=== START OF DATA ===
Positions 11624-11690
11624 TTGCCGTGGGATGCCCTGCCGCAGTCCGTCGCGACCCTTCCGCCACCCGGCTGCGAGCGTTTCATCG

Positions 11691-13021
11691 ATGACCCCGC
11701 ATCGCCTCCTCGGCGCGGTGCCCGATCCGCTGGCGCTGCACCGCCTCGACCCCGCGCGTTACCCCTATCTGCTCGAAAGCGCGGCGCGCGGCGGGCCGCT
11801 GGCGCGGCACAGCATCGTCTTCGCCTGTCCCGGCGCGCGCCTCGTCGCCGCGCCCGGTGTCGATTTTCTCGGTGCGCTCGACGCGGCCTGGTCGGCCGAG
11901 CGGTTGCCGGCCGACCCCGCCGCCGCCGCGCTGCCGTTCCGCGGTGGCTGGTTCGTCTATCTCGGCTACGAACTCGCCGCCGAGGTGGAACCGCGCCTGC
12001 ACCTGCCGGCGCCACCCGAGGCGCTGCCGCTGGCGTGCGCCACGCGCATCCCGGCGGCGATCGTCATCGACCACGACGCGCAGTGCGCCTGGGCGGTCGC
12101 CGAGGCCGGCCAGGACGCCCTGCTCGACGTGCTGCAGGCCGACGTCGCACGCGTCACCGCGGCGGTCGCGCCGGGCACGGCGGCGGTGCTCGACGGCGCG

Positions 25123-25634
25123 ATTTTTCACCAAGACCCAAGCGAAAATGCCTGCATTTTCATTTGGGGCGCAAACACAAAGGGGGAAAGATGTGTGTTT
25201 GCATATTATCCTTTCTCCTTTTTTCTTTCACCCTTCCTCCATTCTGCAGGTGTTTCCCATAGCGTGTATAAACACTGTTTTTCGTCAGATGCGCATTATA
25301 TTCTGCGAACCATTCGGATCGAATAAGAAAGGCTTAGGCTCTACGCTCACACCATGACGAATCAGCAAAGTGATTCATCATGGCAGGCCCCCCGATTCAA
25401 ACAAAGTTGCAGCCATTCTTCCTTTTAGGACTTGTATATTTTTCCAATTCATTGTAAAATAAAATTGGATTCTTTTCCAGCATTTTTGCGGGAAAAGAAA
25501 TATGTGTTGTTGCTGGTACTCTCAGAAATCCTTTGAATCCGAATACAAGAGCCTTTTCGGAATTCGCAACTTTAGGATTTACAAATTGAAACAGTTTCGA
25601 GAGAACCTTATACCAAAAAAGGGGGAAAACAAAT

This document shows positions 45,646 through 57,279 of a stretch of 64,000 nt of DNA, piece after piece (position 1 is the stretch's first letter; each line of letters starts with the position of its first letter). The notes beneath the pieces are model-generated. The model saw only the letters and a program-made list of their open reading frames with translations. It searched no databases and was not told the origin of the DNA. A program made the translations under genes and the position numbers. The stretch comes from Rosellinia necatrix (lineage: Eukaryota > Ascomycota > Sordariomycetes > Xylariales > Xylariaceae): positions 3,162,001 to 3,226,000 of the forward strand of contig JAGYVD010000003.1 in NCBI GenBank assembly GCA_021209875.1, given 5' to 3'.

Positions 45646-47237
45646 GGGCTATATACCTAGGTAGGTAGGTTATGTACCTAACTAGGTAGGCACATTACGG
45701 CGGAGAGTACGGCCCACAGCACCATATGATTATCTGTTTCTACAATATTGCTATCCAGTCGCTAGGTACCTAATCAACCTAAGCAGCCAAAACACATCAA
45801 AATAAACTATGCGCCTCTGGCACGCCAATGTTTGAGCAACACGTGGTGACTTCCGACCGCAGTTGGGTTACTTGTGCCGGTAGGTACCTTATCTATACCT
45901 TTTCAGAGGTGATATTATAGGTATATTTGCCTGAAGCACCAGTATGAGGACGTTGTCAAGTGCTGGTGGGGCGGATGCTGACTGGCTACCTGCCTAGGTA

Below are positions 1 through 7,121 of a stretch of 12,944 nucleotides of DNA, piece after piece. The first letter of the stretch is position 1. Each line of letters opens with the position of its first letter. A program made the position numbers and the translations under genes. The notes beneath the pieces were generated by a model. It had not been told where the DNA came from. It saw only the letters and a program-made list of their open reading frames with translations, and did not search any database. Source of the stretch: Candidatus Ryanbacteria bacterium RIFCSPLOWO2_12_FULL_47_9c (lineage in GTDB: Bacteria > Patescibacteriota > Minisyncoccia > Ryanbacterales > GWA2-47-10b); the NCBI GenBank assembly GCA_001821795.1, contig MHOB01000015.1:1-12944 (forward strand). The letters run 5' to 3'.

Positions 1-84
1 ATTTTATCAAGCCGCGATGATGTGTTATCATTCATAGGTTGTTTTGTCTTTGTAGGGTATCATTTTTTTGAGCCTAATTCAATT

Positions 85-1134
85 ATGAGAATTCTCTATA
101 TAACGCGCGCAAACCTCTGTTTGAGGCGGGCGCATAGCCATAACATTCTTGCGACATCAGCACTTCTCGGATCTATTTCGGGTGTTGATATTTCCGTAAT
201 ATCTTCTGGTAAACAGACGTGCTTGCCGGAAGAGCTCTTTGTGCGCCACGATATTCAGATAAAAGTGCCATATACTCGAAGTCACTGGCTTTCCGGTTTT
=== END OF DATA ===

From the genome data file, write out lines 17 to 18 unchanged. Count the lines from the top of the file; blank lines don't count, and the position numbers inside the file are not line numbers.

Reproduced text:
This document shows positions 45,646 through 57,279 of a stretch of 64,000 nt of DNA, piece after piece (position 1 is the stretch's first letter; each line of letters starts with the position of its first letter). The notes beneath the pieces are model-generated. The model saw only the letters and a program-made list of their open reading frames with translations. It searched no databases and was not told the origin of the DNA. A program made the translations under genes and the position numbers. The stretch comes from Rosellinia necatrix (lineage: Eukaryota > Ascomycota > Sordariomycetes > Xylariales > Xylariaceae): positions 3,162,001 to 3,226,000 of the forward strand of contig JAGYVD010000003.1 in NCBI GenBank assembly GCA_021209875.1, given 5' to 3'.

Positions 45646-47237